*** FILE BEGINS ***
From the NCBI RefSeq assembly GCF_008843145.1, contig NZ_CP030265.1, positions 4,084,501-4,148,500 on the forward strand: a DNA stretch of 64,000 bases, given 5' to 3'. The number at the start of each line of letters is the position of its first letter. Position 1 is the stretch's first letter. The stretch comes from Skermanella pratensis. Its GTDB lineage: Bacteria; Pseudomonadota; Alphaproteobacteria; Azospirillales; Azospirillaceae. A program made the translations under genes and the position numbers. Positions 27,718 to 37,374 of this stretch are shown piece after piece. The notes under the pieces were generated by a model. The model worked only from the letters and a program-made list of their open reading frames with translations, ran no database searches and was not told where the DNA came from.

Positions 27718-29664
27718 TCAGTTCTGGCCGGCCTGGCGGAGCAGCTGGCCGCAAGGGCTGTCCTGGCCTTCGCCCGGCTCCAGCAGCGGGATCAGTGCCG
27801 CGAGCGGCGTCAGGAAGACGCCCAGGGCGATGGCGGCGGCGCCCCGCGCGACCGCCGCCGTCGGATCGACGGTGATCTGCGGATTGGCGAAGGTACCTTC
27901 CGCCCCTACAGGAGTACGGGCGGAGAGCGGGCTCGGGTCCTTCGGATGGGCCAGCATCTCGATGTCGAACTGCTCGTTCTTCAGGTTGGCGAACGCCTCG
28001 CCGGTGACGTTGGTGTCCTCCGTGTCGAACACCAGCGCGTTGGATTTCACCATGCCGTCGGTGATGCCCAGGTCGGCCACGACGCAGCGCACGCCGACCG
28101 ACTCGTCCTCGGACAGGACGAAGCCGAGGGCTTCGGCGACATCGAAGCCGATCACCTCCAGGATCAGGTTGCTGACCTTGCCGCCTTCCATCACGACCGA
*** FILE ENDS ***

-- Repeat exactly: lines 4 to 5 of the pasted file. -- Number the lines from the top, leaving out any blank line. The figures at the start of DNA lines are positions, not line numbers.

27801 CGAGCGGCGTCAGGAAGACGCCCAGGGCGATGGCGGCGGCGCCCCGCGCGACCGCCGCCGTCGGATCGACGGTGATCTGCGGATTGGCGAAGGTACCTTC
27901 CGCCCCTACAGGAGTACGGGCGGAGAGCGGGCTCGGGTCCTTCGGATGGGCCAGCATCTCGATGTCGAACTGCTCGTTCTTCAGGTTGGCGAACGCCTCG